Design research empowers us to innovate confidently. It has the power to inform our vision of what digital products and services need to accomplish to be successful.
It brings real-world insight into both businesses and their customers, saving time and money by clarifying what is needed to build the right thing.
To understand the practical value of research, we have to get under the skin of it's role in projects, businesses and growth.
For these businesses, business-as-usual is no longer business-as-usual.
A couple of years ago, some colleagues of mine worked with an international airline to reinvigorate their digital services. Airlines have been having a tough time. The industry’s iconic imagery of streamlined glamour and luxury have been replaced by aggressively competitive international carriers and digital customers empowered to shop around. For these businesses, business-as-usual is no longer business-as-usual. Caught in the whirlwind of rapid change created by digital innovation, business landscapes shifted and new customer behaviours emerged.
In a crowded marketplace with bargain-hunting customers, the best way to compete is by providing a clearly better service - but it’s a lot harder than saying “make the food better,” plus that isn’t going to win you any friends.
Like many businesses, airlines have a hard time identifying where services can be improved without breaking the bank. Thin margins, sensitivity to local legislation at serviced destinations and volatile fuel costs leaves pretty sparse options. At the same time, decades of legacy business practices have, in many cases, created business cultures adverse to change.
For more businesses than just airlines, the new business-as-usual is rapid, iterative change. To reach new customers, to create new ventures, to stay relevant with changing customer demands - to truly innovate - change is vital. My colleagues had a fair challenge ahead. After fifteen years of the same-old-thing, our client was struggling to see where improved service opportunities lay, and they wanted to invest their hard-earned resources into a solution that could offer them a clear vision.
Design research gives us the confidence to venture into the unknown, and to resist the allure of simply trying to repeat past successes.
Any creative endeavour is a journey into the unknown. Creating digital services that are fit for purpose requires us to collaborate with new teams, to build trust, and to venture forward together into new territory. Michael Arndt, a writer at Pixar, describes his experience of creating the unknown as “like hiking a mountain - blindfolded.” In the context of designing digital products and services, research is our way of finding our path up the mountain.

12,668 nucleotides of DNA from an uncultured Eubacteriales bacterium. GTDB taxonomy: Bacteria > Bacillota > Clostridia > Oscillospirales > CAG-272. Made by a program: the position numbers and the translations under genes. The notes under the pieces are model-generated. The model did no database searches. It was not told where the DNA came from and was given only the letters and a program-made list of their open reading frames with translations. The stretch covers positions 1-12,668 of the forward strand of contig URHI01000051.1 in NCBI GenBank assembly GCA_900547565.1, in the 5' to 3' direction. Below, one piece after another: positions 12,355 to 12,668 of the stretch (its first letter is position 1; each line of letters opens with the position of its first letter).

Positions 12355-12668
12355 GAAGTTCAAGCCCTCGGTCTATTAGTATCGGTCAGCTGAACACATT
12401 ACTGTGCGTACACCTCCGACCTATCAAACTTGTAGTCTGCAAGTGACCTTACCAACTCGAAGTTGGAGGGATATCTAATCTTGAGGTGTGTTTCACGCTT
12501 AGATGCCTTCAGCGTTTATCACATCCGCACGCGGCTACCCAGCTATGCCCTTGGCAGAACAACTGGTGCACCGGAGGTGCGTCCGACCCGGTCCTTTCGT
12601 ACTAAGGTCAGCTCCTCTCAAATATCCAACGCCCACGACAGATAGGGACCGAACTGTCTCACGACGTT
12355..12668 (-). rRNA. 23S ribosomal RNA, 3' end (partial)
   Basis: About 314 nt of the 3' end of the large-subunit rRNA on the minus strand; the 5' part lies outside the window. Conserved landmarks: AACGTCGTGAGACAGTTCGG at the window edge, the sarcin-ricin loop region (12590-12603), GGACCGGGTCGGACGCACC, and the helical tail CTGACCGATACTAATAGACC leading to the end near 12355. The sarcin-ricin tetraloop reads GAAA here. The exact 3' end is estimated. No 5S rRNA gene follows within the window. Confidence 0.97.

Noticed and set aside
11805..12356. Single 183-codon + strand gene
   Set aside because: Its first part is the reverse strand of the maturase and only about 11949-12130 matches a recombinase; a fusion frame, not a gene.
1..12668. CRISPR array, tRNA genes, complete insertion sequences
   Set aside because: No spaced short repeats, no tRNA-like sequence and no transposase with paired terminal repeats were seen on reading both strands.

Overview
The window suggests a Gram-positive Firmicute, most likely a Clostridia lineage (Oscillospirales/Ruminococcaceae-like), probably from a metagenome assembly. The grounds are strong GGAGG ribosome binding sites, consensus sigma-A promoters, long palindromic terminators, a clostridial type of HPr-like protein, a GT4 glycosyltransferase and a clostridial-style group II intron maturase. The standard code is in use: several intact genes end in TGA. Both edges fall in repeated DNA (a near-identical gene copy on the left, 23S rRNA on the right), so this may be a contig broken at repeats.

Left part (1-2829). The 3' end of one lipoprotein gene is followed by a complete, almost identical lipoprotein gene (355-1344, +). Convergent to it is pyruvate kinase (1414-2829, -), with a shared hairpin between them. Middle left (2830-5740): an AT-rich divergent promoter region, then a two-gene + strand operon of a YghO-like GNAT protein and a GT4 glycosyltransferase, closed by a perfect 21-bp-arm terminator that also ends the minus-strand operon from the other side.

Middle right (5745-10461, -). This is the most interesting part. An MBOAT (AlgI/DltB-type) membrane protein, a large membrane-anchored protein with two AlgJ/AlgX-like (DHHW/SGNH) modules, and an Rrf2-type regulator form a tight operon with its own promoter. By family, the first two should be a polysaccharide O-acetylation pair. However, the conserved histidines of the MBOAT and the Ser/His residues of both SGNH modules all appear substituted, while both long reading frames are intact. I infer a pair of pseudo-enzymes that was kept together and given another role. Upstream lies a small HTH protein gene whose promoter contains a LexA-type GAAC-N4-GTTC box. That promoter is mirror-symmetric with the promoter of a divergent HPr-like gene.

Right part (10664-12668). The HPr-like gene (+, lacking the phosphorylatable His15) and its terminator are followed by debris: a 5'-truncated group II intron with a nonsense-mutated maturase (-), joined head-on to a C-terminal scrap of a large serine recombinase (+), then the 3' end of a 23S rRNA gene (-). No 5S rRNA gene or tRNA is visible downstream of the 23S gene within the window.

More relevant products and services
With a realistic picture of the environment, the customers and their needs, we can ensure that the services and products we design will function and bring delight to their users - in whatever contexts and scenarios they’re used.
Reduced risk, increased ROI
By identifying decisive scenarios in which a digital experience needs to perform, research helps to prioritise and target opportunities for increased return on investment and measure how they perform. Measuring impact and validating decisions allows for better and faster decision making, reducing costly procrastination and getting focused, usable products to market faster.
Improved customer relationships
Research shines light on new market opportunities, but also makes it possible to test and validate new ways of thinking, making and doing. Research gives us the confidence to invest in products and services that have never been done before, differentiating from competitors, resonating with customers and working towards business goals.
Better agency/client relationships
Through shared understanding and a sense of ownership in the collaborative process, research and it’s role in fostering understanding brings agencies and clients closer together.
An ongoing realistic overview
With a better picture of how products and services are used, we can measure the success and cost-effectiveness of features, identify opportunities for improvement and target areas for growth.
For asking people what they like
Research should reveal unmet needs, establish context and inform achievable goals, not kowtow to taste or personal preferences.
For post-rationalising choices
Research should inform and validate, not be cherry-picked to support pre-selected ideas.
For throwing data at a problem
The point is to unlock useful knowledge, not misdirect with esoteric data. The ultimate goal of research is not simply to produce data, but to produce actionable insight - data is one part of this, but analysis and synthesis creates insight that informs decisions.
A one off
Research doesn’t have to be a single step when creating a product, it can inform and validate ideas throughout that product’s entire life.
Focused research that is specific to the purpose and goals of a given project needn't be costly. With an array of tools and methodologies that can be tailored to unique projects, design research can validate ideas quickly and economically. In fact, insights from research can save time and money by ensuring they are invested in solutions that have the greatest potential impact or provide that best competitive advantage, and not wasted on recovering from blind spots and unexpected bumps in the road caused by false assumptions.
Great research feeds innovation by giving teams relevant, timely and verifiable information. We can ensure that our designs are fueled by a real understanding of the people and businesses they are created to support by asking questions like:
Whatever path a project may take, research guarantees that the trail up the mountain will be wide enough for organisations to follow and that everyone will reach the top together.